the reception of that part of his cargo destined for the use of
the settlement, and, having cleared his ship of it and of his
irksome shipmates, to depart upon the prosecution of his coasting
voyage, according to orders.
On the following day, therefore, without troubling himself to
consult the partners, he landed in Baker's Bay, and proceeded to
erect a shed for the reception of the rigging, equipments, and
stores of the schooner that was to be built for the use of the
This dogged determination on the part of the sturdy captain gave
high offense to Mr. M'Dougal, who now considered himself at the
head of the concern, as Mr. Astor's representative and proxy. He
set off the same day, (April 5th) accompanied by David Stuart,
for the southern shore, intending to be back by the seventh. Not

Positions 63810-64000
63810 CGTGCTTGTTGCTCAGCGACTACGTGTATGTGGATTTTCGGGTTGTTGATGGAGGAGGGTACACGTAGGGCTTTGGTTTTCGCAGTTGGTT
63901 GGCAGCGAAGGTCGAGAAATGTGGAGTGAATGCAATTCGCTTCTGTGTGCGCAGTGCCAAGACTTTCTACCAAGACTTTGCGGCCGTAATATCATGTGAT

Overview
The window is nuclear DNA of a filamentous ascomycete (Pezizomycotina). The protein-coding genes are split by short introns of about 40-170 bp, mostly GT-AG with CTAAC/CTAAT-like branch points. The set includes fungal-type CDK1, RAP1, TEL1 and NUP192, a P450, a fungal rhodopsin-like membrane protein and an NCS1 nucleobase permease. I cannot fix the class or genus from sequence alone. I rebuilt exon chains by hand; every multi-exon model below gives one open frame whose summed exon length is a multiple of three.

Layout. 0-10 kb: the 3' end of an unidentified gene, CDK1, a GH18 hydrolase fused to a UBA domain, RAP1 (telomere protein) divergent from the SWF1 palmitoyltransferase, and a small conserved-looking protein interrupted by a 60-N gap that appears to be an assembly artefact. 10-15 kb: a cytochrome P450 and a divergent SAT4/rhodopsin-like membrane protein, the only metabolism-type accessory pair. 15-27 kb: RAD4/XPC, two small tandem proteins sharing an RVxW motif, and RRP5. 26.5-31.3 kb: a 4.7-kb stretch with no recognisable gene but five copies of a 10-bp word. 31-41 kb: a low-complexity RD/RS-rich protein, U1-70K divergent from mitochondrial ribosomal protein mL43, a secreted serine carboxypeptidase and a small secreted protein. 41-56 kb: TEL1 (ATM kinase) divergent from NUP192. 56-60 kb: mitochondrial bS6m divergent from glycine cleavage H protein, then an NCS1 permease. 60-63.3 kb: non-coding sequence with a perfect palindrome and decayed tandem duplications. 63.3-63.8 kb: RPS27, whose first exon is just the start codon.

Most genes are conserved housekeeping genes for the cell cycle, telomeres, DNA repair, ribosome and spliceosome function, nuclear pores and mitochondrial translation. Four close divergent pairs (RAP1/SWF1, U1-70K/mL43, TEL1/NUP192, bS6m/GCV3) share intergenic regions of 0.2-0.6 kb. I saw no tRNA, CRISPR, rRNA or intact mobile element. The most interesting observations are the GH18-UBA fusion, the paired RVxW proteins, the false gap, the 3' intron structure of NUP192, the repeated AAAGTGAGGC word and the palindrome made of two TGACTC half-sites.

having the captain to contend with, they soon pitched upon a spot
which appeared to them favorable for the intended establishment.
It was on a point of land called Point George, having a very good
harbor, where vessels, not exceeding two hundred tons burden,
might anchor within fifty yards of the shore.
After a day thus profitably spent, they recrossed the river, but
landed on the northern shore several miles above the anchoring
ground of the Tonquin, in the neighborhood of Chinooks, and
visited the village of that tribe.